Includes perception, cognitive processes, learning, motivation, measurement, development,
personality, abnormal behavior, and biological and social bases of behavior, including
cross-cultural issues. The requirements will include participation in low-risk psychological
experiments or completion of additional short papers.
PSYC 330: Developmental Psychology: Infancy and Childhood Theories, methods and research on development from conception through childhood.
Includes biological, genetic, and physical development; social-emotional development,
cognitive and language development; perception and brain development.
PSYC 331: Infancy and Childhood: Theories and Research Focus on theories, methods ,and research in developmental psychology from conception
through childhood. Includes biological, genetic, and physical development;social-emotional
development, cognitive and language development;perception and brain development.
Analysis and synthesis of scholarly articles are integral parts of this course.
PSYC 395: Laboratory in Developmental Psychology Advanced research methods in life-span developmental psychology. Application of methodological
principles to research in such areas as cognitive and social development. Two hours
lecture and three hours laboratory.
PSYC 499: Independent Research Independent research investigation (e.g., empirical laboratory or field research)
in collaboration with a faculty member.
PSYC 552: Graduate Proseminar in Developmental Psychology Advanced study of current research and theory in developmental psychology. Issues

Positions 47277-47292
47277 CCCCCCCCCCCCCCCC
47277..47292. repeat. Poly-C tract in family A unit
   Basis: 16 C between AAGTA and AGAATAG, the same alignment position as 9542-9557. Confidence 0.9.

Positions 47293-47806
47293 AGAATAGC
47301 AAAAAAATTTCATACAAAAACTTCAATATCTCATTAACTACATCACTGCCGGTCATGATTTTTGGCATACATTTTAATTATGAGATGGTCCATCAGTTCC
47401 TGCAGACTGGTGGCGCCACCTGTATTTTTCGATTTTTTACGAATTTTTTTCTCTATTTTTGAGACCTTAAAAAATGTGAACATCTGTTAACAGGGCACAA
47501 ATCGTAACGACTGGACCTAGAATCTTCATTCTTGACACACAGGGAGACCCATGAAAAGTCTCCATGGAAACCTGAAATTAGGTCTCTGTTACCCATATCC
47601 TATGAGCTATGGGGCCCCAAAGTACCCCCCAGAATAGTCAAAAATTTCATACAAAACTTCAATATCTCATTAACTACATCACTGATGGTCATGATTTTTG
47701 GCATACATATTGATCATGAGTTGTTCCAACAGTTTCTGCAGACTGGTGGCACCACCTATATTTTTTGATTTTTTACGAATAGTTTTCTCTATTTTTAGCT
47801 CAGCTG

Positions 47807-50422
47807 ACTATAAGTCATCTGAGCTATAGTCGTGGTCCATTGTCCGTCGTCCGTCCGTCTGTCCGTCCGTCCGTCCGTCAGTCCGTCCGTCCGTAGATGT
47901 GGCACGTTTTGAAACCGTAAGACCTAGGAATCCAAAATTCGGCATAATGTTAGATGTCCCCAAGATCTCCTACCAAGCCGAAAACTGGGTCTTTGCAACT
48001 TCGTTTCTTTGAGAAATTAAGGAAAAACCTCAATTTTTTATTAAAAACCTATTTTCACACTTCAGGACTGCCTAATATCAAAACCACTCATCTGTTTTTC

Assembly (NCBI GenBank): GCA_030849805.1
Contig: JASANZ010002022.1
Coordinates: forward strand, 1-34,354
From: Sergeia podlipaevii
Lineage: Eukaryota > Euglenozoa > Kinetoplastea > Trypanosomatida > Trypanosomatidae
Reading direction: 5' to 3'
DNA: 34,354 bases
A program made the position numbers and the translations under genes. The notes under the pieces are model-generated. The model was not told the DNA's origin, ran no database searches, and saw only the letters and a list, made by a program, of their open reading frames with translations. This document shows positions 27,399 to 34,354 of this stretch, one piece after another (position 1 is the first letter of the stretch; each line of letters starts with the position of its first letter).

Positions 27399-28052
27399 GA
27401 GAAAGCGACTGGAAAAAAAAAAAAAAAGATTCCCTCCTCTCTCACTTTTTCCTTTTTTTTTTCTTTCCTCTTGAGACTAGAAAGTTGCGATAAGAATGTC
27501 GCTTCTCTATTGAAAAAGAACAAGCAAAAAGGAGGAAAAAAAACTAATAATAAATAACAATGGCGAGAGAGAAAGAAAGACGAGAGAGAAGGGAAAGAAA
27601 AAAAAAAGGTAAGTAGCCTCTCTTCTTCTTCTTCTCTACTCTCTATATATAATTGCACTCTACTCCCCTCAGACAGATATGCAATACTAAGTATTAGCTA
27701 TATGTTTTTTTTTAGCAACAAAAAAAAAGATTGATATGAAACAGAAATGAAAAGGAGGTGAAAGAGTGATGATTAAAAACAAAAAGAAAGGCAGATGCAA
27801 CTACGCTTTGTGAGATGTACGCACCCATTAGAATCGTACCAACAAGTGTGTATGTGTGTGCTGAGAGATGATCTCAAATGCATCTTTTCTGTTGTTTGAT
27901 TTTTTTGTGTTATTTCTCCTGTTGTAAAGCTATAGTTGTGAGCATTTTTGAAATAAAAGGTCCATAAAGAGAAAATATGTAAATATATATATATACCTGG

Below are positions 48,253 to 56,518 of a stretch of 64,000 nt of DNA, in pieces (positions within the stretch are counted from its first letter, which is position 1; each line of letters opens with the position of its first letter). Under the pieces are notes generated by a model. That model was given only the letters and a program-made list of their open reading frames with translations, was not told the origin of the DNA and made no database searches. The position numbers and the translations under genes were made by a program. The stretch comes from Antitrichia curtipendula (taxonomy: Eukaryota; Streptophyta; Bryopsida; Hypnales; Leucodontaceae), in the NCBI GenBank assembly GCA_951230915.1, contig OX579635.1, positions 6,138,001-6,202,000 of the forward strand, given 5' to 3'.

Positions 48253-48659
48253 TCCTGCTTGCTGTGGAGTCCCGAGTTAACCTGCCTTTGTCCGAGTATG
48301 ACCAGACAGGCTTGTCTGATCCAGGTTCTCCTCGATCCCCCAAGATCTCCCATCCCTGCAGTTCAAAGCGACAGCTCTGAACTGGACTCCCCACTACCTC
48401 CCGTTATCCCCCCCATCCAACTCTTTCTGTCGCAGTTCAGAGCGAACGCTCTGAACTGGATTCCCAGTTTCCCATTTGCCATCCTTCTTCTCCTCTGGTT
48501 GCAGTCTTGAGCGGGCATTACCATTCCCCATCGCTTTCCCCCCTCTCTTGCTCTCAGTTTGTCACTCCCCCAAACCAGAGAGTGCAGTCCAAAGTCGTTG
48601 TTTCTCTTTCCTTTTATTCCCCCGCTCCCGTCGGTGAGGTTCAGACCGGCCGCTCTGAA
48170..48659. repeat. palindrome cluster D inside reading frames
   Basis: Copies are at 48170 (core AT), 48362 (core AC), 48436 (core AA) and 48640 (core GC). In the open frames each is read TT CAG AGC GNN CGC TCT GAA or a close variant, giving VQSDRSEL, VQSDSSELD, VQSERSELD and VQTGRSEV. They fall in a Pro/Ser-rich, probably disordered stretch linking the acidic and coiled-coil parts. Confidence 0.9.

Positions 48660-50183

such as temperament, attachment, gender-identity, cognition, and emotion will be considered
from a developmental perspective, as well as the influences of family relationships,
social interactions, cultural values, education, and social policy on development.
Class discussions and assignments will encourage critical and analytic thinking as
well as active learning approaches. Students will make formal oral and written presentations
of individual and/or group projects.
ROCK STAR Lab
Welcome to the R.O.C.K. S.T.A.R. Lab!
R.O.C.K. S.T.A.R. stands for Research On Children's Knowledge of Social Thinking And Reasoning.
Our main goal is to investigate how children learn about the social world. We conduct
interviews with children both on the CSUSM campus, and in the surrounding community.
You may see us at the San Diego Children's Discovery Museum, or at your local preschool.
If you do, stop by and say hello!
Meet the the R.O.C.K. S.T.A.R. Lab Team:
Kimberly Vanderbilt, Ph.D.
Pets: A dog named Rocket and a cat named Bucket
Charlene Andreason, B.A.
Pets: Three dogs named Alice, Saline, and Kai
Holly Gizlow, B.A.
Pets: A cat named Cat and a 55 gallon tank with several Cichlids
Career Aspirations: University professor and researcher
Jon Hoerr, B.A.
Pets: Cat named Boo Radley
Other involvements: State-wide CSU Research Symposium
Career aspirations: Developmental Psychologist with an interest in building resilience in children
Pets: Two jack russells
Other involvements: Sigma Alpha Elsilon & CSUSM Associated Student Inc. C.H.A.S.S Representative
Career aspirations: Industrial/Organizational Psychologist
Pets: German shepherd named Montgomery and a dutch shepherd named Bruce
Other involvements: Intern and volunteer at McAllister Institute-North Island Women and Adolescent Recovery
Career aspirations: To become a Licensed Clinical Social Worker and earn my credentials to be a substance
use disorder counselor
Pets: Two dogs named Shadow and Cookie
Other involvements: Member of Alpha Chi sorority
Career aspirations: Marriage and Family Therapist